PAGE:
Event ID 5719 There are currently no logon servers available to service the logon request. .

The full error description is as follows:

No Domain Controller is available for domain FES due to the following:
There are currently no logon servers available to service the logon request. .
Make sure that the computer is connected to the network and try again. If the problem persists, please contact your domain administrator.

I get this error everytime I log onto the domain with my XP pro Box.  This is a graphic workstation and all it's files are saved out on the server.  The problem I'm having with the box is that every once in a while (several times a day) it runs very slow.  I'm thinking it has something to do with this error.

Help!

Thanks!

Brad
borgbradAsked:
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Nabeeh ElDarderyConnect With a Mentor Senior Team Leader, Global Office ITCommented:
Try to disjoin teh domain and join it again
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dis1931Commented:
Is this common in your office or is it just your PC?  If it is common then i would say that your domain is not functioning properly and needs to be repaired by IT.  If it is just your PC it may need to be re-added to domain.  I am assuming you have access to the network if you save to a server....are you sure you aren't saving locally.  Are you able to get to the INternet?
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jdeclueCommented:
This is an issue. You are probably loggin on with "cached credentials", for some reason you are not loggin onto the domain properly. You need to check you tcp/ip configuration... I would also check the computer account in the active directory.  
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Yan_westCommented:
This is a very common error, there are about 200 possibilities, you'll have to be more specific.. Is there anything in the event viewer, a complete detail of the message?
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oBdACommented:
That's probably due to incorrect DNS settings, either on your XP machine or on the DC (or both). On your machine, make sure the DC's address *only* is listed in the TCP/IP properties. The same is true for the DC itself (assuming it's running DNS as well): make sure the DC points to itself (the actual IP address, NOT 127.0.0.1) *only* in the TCP/IP settings.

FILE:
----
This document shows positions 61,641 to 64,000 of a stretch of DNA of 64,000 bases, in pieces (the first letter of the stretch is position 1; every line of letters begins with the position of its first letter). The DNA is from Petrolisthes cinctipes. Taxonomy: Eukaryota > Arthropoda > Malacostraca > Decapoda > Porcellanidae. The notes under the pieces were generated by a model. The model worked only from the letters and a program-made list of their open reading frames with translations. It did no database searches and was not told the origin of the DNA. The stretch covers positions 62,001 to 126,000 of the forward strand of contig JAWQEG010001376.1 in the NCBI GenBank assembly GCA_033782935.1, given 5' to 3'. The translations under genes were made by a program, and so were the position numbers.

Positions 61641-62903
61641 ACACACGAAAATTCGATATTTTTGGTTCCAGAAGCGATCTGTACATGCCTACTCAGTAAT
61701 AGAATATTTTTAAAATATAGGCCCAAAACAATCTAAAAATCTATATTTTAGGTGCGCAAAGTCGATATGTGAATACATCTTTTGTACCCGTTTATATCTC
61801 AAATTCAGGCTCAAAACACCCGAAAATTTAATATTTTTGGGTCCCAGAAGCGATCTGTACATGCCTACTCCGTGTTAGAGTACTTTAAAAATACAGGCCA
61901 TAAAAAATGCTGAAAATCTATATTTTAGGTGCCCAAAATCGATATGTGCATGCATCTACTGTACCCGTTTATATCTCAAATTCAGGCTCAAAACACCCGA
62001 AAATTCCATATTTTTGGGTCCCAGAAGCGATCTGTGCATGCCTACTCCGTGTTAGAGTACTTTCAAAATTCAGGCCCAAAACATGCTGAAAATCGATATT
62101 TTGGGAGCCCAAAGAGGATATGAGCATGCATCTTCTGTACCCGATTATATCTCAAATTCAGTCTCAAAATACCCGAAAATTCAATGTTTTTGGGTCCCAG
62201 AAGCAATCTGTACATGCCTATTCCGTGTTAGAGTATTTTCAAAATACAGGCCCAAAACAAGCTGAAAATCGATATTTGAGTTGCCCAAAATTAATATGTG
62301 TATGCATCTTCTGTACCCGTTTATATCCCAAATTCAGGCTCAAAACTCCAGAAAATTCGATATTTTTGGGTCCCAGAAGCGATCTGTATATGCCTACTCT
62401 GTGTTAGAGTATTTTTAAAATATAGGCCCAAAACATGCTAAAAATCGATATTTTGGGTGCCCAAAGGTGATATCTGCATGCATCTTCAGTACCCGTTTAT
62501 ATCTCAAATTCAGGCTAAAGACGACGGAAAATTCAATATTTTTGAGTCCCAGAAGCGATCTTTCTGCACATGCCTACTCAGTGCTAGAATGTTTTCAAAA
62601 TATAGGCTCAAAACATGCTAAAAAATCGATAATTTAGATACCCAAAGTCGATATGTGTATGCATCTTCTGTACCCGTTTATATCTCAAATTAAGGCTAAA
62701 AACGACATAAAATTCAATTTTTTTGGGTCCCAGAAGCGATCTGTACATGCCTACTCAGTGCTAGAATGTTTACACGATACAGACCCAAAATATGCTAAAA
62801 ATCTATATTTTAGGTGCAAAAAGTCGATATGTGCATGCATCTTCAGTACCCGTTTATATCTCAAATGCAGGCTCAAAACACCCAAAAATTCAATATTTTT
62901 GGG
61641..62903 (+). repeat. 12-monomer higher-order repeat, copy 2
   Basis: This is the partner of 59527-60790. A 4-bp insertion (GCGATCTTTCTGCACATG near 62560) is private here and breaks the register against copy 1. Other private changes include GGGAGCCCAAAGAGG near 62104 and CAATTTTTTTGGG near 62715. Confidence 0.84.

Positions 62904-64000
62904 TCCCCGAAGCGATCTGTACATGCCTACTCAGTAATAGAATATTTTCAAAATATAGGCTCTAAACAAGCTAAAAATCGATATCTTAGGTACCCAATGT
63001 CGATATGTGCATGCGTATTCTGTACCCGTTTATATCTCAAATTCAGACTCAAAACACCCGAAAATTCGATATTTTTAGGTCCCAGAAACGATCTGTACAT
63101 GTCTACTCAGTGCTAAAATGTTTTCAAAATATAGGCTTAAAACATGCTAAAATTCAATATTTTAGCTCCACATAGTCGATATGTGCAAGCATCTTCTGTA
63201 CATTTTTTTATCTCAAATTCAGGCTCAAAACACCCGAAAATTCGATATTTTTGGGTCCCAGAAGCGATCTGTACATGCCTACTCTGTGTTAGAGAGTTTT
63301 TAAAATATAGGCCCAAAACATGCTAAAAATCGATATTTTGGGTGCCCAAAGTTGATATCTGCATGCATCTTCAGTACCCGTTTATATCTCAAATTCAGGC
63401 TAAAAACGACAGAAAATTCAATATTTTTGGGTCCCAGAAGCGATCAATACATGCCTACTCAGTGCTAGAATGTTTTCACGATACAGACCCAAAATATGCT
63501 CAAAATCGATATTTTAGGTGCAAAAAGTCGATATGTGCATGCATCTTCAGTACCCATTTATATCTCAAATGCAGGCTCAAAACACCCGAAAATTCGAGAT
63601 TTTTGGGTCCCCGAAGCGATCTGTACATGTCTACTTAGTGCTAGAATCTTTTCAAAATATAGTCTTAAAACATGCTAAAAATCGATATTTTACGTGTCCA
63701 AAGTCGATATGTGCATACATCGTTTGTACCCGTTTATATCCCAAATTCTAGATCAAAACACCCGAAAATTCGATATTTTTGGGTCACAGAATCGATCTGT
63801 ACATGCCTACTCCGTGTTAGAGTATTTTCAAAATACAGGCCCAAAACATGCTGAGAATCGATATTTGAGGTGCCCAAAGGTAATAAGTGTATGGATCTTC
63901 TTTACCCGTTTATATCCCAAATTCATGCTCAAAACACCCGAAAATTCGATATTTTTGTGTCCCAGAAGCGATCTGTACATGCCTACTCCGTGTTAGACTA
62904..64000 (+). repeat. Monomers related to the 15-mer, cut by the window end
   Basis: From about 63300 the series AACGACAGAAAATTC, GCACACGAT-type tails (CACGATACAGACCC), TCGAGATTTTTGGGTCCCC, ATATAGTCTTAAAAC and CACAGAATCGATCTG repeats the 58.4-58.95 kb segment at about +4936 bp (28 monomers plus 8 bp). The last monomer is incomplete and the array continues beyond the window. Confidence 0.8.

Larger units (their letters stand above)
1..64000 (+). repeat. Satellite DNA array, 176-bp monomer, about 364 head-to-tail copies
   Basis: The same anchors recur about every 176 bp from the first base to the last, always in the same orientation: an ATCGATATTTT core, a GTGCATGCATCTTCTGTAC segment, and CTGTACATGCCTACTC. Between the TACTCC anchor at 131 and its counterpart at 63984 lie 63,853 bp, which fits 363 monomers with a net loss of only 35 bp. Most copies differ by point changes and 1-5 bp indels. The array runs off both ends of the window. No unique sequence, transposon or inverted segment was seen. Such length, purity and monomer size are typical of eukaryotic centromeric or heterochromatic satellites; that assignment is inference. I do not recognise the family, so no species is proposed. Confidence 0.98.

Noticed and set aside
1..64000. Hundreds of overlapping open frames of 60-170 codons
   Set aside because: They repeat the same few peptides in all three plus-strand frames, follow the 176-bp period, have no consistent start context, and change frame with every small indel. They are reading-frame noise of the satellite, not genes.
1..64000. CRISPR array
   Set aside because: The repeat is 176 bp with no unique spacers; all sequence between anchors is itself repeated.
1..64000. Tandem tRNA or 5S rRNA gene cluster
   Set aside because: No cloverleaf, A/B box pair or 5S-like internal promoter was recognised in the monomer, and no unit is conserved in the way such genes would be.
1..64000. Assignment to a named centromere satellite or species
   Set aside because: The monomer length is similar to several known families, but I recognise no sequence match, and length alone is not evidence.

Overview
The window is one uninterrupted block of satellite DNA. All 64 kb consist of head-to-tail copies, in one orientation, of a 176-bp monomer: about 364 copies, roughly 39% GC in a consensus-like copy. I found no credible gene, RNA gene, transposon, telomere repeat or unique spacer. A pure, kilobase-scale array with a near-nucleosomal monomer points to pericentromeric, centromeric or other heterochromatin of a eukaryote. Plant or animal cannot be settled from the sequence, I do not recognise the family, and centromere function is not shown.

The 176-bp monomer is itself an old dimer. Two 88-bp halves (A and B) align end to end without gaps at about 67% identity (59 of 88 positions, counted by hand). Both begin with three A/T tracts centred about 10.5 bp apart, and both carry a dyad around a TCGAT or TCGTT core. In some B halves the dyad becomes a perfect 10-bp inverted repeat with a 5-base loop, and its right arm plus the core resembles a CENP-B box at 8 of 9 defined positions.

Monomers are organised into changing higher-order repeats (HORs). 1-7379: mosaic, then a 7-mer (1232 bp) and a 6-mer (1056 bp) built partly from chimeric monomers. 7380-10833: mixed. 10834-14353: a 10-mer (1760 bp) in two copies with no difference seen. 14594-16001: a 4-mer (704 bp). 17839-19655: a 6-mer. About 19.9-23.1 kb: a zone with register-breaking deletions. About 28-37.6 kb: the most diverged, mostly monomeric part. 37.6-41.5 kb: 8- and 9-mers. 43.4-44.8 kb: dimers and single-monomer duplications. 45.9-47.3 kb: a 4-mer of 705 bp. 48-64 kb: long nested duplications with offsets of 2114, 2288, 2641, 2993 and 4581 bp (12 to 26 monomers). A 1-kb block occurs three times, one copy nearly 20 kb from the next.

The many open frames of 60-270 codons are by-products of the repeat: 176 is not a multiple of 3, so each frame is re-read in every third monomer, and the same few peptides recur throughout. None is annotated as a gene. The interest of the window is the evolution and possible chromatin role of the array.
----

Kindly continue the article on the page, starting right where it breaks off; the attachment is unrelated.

For internet access, delete the root zone (if present; it's the single dot: ".") on your DNS in your forward lookup zones. Then open the properties page of your DNS server and configure forwarders to point to your ISP's DNS. The forwarders section is the *only* entry in your network where your ISP's DNS should be listed.
Then reboot the machines.

Frequently Asked Questions About Windows 2000 DNS and Windows Server 2003 DNS
http://support.microsoft.com/?kbid=291382

Best practices for DNS client settings in Windows 2000 Server and in Windows Server 2003
http://support.microsoft.com/?kbid=825036

HOW TO: Configure DNS for Internet Access in Windows 2000
http://support.microsoft.com/?kbid=300202

How to Verify the Creation of SRV Records for a Domain Controller
http://support.microsoft.com/?kbid=241515

How Domain Controllers Are Located in Windows
http://support.microsoft.com/?kbid=247811

How Domain Controllers Are Located in Windows XP
http://support.microsoft.com/?kbid=314861
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RanidaeConnect With a Mentor Commented:
Well, in the past, I've found that some NIC cards cause this problem when dealing with a windows 2000 server.  I've had workstations do this and changing the NIC card fixed it instantly.
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jdeclueCommented:
Could you please give us an update as to the question, and/or close it please. Thank You ;)

J
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